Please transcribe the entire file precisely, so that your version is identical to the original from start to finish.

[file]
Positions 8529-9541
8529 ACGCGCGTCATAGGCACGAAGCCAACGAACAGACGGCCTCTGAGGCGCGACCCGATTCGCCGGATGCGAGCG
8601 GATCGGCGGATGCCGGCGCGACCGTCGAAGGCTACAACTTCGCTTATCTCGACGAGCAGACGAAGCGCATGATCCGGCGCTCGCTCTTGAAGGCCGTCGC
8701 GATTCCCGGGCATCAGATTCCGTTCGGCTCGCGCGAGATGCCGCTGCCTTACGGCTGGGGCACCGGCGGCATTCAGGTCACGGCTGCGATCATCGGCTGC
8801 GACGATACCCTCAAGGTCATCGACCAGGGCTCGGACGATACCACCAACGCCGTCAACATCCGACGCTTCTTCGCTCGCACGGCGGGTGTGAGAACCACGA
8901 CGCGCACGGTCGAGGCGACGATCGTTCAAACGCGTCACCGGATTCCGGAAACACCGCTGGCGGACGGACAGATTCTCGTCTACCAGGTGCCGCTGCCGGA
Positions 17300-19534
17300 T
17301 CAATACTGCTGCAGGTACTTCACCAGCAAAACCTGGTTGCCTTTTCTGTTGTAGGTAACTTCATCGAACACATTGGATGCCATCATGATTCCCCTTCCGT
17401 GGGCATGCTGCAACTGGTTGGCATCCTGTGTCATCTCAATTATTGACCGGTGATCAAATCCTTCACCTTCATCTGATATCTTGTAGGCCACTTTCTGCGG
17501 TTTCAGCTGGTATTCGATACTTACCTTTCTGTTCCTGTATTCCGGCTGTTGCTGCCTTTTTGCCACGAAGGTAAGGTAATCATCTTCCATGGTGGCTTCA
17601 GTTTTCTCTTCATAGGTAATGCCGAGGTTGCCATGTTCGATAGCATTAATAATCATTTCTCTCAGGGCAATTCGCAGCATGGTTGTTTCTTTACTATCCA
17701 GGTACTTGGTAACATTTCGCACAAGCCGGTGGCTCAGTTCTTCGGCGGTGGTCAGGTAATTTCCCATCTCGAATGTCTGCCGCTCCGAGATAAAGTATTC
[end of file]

Positions 8529-9541
8529 ACGCGCGTCATAGGCACGAAGCCAACGAACAGACGGCCTCTGAGGCGCGACCCGATTCGCCGGATGCGAGCG
8601 GATCGGCGGATGCCGGCGCGACCGTCGAAGGCTACAACTTCGCTTATCTCGACGAGCAGACGAAGCGCATGATCCGGCGCTCGCTCTTGAAGGCCGTCGC
8701 GATTCCCGGGCATCAGATTCCGTTCGGCTCGCGCGAGATGCCGCTGCCTTACGGCTGGGGCACCGGCGGCATTCAGGTCACGGCTGCGATCATCGGCTGC
8801 GACGATACCCTCAAGGTCATCGACCAGGGCTCGGACGATACCACCAACGCCGTCAACATCCGACGCTTCTTCGCTCGCACGGCGGGTGTGAGAACCACGA
8901 CGCGCACGGTCGAGGCGACGATCGTTCAAACGCGTCACCGGATTCCGGAAACACCGCTGGCGGACGGACAGATTCTCGTCTACCAGGTGCCGCTGCCGGA
Positions 17300-19534
17300 T
17301 CAATACTGCTGCAGGTACTTCACCAGCAAAACCTGGTTGCCTTTTCTGTTGTAGGTAACTTCATCGAACACATTGGATGCCATCATGATTCCCCTTCCGT
17401 GGGCATGCTGCAACTGGTTGGCATCCTGTGTCATCTCAATTATTGACCGGTGATCAAATCCTTCACCTTCATCTGATATCTTGTAGGCCACTTTCTGCGG
17501 TTTCAGCTGGTATTCGATACTTACCTTTCTGTTCCTGTATTCCGGCTGTTGCTGCCTTTTTGCCACGAAGGTAAGGTAATCATCTTCCATGGTGGCTTCA
17601 GTTTTCTCTTCATAGGTAATGCCGAGGTTGCCATGTTCGATAGCATTAATAATCATTTCTCTCAGGGCAATTCGCAGCATGGTTGTTTCTTTACTATCCA
17701 GGTACTTGGTAACATTTCGCACAAGCCGGTGGCTCAGTTCTTCGGCGGTGGTCAGGTAATTTCCCATCTCGAATGTCTGCCGCTCCGAGATAAAGTATTC